WASHINGTON – U.S. house prices rose again in October as the real estate market continues to boom after last year’s coronavirus recession.
The S&P CoreLogic Case-Shiller 20-City House Price Index, released on Tuesday, rose 18.4% year over year in October. The increase marked a slight slowdown from a 19.1% year-over-year increase in September, but was roughly in line with economists’ expectations.
All 20 cities recorded double-digit annual growth. The hottest markets were Phoenix (up 32.3%), Tampa (28.1%) and Miami (25.7%). Minneapolis and Chicago had the smallest gains, each with 11.5%. Denver was up 20.3%.
The housing market has been strong thanks to the lowest mortgage rates, limited home supply in the market, and pent-up demand from consumers blocked by the pandemic last year. Many Americans, tired of being locked in their homes during the pandemic, want to move from apartments to houses or larger houses.
“Property price growth will continue to slow, but will continue to rise, over the coming year,” said Danielle Hale, chief economist at Realtor.com. “With housing costs swallowing up a larger chunk of homebuyers’ paychecks, buyers get creative. Many will take advantage of the continued job flexibility to move to the suburbs, where many can still fetch lower square meter prices than nearby cities despite rising home prices. “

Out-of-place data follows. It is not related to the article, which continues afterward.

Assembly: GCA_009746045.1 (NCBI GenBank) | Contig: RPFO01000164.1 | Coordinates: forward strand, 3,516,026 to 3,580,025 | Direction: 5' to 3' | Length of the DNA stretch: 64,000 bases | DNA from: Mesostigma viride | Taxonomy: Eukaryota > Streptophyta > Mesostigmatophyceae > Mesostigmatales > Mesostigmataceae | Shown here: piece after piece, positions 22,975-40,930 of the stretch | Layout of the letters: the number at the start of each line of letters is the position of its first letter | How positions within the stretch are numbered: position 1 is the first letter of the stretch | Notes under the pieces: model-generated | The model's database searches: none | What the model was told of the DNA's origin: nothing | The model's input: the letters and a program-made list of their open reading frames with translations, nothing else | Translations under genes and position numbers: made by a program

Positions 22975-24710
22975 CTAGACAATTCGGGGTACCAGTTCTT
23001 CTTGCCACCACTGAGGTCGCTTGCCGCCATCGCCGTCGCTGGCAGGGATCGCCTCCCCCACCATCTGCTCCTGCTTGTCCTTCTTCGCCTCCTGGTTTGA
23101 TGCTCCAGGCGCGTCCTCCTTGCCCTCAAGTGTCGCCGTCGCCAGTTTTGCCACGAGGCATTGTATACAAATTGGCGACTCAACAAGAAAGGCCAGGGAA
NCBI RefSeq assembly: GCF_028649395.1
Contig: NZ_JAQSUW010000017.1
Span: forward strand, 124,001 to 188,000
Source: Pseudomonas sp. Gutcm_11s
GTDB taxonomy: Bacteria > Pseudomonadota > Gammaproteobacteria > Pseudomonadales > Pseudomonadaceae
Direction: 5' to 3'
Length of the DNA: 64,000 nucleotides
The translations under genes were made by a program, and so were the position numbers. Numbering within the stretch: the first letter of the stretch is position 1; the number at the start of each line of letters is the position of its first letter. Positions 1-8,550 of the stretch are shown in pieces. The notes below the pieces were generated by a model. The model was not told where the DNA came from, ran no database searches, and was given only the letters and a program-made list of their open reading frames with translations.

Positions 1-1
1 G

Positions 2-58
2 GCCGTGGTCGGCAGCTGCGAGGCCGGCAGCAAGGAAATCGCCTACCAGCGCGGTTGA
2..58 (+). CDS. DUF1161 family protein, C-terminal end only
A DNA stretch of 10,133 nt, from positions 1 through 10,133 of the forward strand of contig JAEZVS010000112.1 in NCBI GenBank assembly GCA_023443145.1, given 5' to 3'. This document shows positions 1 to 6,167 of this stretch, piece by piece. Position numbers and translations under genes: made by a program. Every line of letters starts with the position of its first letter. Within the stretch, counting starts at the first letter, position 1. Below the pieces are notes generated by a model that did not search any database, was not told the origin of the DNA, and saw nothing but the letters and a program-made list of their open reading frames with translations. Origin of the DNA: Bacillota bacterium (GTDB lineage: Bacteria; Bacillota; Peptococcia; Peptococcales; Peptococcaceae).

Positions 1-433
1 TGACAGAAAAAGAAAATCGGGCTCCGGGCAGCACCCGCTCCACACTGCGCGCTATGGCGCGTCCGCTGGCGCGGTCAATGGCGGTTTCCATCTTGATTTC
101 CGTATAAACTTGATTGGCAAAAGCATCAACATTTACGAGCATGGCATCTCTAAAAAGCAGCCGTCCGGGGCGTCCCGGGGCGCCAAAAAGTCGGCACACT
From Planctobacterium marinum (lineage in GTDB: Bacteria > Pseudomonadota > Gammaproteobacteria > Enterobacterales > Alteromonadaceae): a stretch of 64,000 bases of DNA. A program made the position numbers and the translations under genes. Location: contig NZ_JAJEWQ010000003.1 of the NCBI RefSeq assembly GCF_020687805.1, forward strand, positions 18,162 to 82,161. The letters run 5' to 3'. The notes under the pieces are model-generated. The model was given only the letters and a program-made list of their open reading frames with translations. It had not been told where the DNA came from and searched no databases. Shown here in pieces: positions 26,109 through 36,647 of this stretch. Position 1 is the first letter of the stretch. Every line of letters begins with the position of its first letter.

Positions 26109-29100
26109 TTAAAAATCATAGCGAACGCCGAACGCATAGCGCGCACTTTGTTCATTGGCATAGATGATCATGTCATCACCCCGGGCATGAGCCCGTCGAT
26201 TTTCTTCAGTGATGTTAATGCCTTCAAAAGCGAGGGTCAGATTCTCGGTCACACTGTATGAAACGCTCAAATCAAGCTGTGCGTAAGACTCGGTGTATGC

It remains unclear whether this shift is permanent or an anomaly, said Craig Lazzara, managing director at S&P Dow Jones Indices.
“We previously indicated that the strength of the US housing market will be driven in part by a change in location preferences as households respond to the COVID pandemic,” Lazzara said. “More data is needed to understand whether this surge in demand represents an acceleration in purchases that would have occurred over the next few years or reflects more permanent secular change.”
Last week, mortgage rates fell to 3.05% for the 30-year fixed rate benchmark and 2.66% for the 15-year fixed rate home loan. Persistently low interest rates signal that credit markets appear to be more concerned about the economic growth-dampening Omikron variant than about the highest inflation rates in nearly 40 years.
The National Association of Realtors reported last week that sales of previously occupied homes rose to a seasonally adjusted annual rate of 6.46 million for the third straight month in November.